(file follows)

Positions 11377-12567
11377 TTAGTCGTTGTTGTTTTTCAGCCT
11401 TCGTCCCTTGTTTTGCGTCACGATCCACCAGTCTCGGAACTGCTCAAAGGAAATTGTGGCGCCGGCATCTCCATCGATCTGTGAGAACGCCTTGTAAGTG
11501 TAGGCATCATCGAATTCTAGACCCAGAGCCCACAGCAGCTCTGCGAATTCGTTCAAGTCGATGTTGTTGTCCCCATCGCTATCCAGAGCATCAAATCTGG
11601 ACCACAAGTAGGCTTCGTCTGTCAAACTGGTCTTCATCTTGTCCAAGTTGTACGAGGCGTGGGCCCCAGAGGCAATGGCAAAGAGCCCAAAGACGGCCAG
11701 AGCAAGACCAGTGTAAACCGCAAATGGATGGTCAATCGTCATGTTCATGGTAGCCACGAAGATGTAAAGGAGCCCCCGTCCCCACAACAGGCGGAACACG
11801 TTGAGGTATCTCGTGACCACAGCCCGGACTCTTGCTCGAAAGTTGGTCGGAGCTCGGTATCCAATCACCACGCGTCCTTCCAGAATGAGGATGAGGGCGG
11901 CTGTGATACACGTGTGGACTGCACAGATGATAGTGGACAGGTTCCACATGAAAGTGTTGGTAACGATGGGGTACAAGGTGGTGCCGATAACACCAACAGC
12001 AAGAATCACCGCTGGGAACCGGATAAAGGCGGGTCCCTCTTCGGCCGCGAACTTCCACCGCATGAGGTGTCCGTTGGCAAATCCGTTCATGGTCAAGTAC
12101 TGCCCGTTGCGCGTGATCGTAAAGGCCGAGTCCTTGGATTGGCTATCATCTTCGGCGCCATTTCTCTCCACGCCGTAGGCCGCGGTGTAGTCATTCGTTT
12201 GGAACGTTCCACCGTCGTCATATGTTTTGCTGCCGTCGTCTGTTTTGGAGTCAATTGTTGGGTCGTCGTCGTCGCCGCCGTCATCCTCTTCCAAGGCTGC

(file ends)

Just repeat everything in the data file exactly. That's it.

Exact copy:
Positions 11377-12567
11377 TTAGTCGTTGTTGTTTTTCAGCCT
11401 TCGTCCCTTGTTTTGCGTCACGATCCACCAGTCTCGGAACTGCTCAAAGGAAATTGTGGCGCCGGCATCTCCATCGATCTGTGAGAACGCCTTGTAAGTG
11501 TAGGCATCATCGAATTCTAGACCCAGAGCCCACAGCAGCTCTGCGAATTCGTTCAAGTCGATGTTGTTGTCCCCATCGCTATCCAGAGCATCAAATCTGG
11601 ACCACAAGTAGGCTTCGTCTGTCAAACTGGTCTTCATCTTGTCCAAGTTGTACGAGGCGTGGGCCCCAGAGGCAATGGCAAAGAGCCCAAAGACGGCCAG
11701 AGCAAGACCAGTGTAAACCGCAAATGGATGGTCAATCGTCATGTTCATGGTAGCCACGAAGATGTAAAGGAGCCCCCGTCCCCACAACAGGCGGAACACG
11801 TTGAGGTATCTCGTGACCACAGCCCGGACTCTTGCTCGAAAGTTGGTCGGAGCTCGGTATCCAATCACCACGCGTCCTTCCAGAATGAGGATGAGGGCGG
11901 CTGTGATACACGTGTGGACTGCACAGATGATAGTGGACAGGTTCCACATGAAAGTGTTGGTAACGATGGGGTACAAGGTGGTGCCGATAACACCAACAGC
12001 AAGAATCACCGCTGGGAACCGGATAAAGGCGGGTCCCTCTTCGGCCGCGAACTTCCACCGCATGAGGTGTCCGTTGGCAAATCCGTTCATGGTCAAGTAC
12101 TGCCCGTTGCGCGTGATCGTAAAGGCCGAGTCCTTGGATTGGCTATCATCTTCGGCGCCATTTCTCTCCACGCCGTAGGCCGCGGTGTAGTCATTCGTTT
12201 GGAACGTTCCACCGTCGTCATATGTTTTGCTGCCGTCGTCTGTTTTGGAGTCAATTGTTGGGTCGTCGTCGTCGCCGCCGTCATCCTCTTCCAAGGCTGC